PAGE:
Ever wonder what to do when you are working with a survivor of a disaster? For example, a homeowner whose house TR is mucking out or someone receiving care from a TR medical team. First, just be you. We often put a lot of pressure on ourselves to say exactly the right thing when someone is hurting, grieving or stressed; but most people just want someone to listen and make a space for them to talk. We aren’t counselors. Ask yourself: What would we do for a friend who was hurting? Connecting person to person is the most important thing you can do.
Second, remember these steps of talking to someone in distress.
A = Assess
- To begin, Find a quiet space so they know our focus is on them, make eye contact and listen as they share the situation. Ask directly what they need or what you can do to make things easier for them right now.
- Watch for these signs of disengagement
- Looking glassy-eyed, vacant or lost
- Unresponsive to verbal questions or commands
- Disoriented, aimless or confused behavior
- Uncontrollable crying, hyperventilating or rocking
- Frantic searching behaviors
- If they are really agitated, shaking, trembling or crying then you’ll need to get them to slow down and be prepared to alert professional medical services.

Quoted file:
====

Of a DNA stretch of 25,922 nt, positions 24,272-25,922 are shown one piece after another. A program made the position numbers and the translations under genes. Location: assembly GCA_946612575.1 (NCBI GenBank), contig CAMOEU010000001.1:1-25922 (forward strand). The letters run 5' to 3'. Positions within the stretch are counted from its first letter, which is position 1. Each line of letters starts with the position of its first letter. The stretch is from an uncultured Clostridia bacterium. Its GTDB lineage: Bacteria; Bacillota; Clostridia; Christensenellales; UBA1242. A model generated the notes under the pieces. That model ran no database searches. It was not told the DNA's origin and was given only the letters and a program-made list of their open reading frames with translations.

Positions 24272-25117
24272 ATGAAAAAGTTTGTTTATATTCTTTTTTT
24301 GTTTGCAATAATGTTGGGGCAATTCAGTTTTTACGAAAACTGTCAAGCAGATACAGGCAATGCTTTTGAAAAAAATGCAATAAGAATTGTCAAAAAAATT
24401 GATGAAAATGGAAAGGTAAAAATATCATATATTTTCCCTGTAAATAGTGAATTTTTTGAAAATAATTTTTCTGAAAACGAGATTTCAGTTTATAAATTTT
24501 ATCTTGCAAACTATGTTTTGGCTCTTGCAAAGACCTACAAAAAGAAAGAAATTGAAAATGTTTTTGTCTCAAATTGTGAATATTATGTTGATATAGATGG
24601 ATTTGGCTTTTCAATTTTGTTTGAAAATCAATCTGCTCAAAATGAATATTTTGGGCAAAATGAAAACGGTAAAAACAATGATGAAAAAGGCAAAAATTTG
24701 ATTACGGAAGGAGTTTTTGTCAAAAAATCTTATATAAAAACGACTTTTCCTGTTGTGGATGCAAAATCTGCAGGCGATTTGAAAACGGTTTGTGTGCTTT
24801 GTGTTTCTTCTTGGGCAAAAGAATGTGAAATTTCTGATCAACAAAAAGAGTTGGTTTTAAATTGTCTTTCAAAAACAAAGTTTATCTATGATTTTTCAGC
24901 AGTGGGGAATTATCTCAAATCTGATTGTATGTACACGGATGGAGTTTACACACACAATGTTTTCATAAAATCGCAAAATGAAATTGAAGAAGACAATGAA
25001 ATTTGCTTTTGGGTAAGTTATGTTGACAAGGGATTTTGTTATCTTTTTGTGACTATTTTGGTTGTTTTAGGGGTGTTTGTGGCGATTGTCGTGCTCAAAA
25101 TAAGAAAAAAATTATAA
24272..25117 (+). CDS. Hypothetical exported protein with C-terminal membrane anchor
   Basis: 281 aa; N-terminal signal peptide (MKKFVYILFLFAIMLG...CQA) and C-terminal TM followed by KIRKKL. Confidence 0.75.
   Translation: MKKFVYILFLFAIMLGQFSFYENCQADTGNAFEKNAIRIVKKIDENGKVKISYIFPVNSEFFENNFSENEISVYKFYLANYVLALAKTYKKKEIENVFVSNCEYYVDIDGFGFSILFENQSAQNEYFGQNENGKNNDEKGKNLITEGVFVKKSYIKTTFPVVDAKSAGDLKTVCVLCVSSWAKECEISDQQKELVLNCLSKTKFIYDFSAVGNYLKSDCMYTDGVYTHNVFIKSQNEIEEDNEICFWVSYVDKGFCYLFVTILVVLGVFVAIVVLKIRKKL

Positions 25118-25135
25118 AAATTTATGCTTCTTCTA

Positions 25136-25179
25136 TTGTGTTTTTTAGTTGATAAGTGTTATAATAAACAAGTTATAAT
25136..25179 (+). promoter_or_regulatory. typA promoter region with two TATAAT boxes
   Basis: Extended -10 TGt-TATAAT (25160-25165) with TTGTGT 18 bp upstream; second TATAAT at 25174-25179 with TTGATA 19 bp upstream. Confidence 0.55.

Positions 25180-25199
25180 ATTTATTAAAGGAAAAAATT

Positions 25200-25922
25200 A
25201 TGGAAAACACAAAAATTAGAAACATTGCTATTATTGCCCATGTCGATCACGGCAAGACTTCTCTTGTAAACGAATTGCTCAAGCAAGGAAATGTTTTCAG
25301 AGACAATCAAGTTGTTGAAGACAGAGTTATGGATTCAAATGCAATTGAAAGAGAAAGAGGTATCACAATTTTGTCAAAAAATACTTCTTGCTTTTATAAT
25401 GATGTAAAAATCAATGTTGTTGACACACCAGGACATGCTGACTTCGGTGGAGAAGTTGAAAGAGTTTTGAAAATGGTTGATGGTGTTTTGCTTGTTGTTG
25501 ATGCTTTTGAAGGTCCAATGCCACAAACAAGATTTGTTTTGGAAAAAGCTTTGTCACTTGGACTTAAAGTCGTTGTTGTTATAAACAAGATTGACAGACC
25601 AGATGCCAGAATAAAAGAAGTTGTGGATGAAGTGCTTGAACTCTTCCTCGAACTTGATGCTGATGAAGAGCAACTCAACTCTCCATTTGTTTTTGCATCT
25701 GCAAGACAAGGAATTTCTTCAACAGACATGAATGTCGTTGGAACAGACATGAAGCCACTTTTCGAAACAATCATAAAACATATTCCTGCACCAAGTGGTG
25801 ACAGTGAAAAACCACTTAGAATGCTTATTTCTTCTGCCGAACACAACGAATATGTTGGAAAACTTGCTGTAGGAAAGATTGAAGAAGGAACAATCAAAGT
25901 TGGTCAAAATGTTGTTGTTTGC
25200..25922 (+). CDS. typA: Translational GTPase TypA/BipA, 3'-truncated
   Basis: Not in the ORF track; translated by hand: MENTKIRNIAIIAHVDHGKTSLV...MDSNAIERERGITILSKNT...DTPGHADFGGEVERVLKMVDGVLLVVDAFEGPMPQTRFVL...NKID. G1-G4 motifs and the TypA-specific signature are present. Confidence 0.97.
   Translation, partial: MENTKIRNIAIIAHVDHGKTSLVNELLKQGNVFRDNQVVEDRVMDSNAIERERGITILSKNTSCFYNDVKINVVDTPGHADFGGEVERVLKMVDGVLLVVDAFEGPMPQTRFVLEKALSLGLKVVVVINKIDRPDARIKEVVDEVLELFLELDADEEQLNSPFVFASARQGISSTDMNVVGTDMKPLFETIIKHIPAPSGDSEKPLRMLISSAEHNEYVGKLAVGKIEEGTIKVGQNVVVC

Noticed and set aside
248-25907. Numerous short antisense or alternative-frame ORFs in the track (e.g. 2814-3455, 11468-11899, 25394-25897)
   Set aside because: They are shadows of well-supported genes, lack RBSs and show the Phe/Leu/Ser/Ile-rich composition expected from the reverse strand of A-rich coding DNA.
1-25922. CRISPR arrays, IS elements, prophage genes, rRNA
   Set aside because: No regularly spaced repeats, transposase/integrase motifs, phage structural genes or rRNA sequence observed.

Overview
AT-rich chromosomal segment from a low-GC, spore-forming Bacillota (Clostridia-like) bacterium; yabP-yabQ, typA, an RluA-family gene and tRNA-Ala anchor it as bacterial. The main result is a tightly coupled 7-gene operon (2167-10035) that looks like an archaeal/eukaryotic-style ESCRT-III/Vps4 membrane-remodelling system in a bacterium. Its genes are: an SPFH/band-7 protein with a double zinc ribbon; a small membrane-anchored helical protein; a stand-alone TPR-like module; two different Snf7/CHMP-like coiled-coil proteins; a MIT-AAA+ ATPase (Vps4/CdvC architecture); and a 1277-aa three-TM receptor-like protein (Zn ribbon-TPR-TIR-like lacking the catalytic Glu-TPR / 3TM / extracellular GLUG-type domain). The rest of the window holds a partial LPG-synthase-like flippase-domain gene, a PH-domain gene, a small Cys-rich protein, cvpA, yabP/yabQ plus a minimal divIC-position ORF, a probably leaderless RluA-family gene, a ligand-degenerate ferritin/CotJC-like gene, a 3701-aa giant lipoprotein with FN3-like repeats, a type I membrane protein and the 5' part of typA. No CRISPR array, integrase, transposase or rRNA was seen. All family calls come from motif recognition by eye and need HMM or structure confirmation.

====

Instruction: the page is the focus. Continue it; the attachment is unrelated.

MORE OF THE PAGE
- They may just need to vent. “Wow, that sounds really tough” may be sufficient for them to feel heard. Remember, we’re deployed to bring the muscle to the disaster response.
B = Breathe
Ask them to sit on a chair and you sit with them. Help them take a break and refocus. Or perhaps a walk around the neighborhood where you can hear stories of about their hometown.
C = Connect.
People who have survived disasters need to connect to their usual sources of social support as quickly as possible. If they can return to some sort of routine (school, work, church/synagogue/mosque attendance, etc.) it can be very helpful. Sometimes on the worst day of their life, a person forgets who they can count on and to whom they can turn. Help them remember those resources.
Submitted by Beth Sperber Richie, Ph.D.; Maryland State Coordinator and Mahmood (Mike) Usman, MD; City Coordinator, Pittsburgh. Special thanks to the R3 leadership team whose ideas formed the basis for this blog.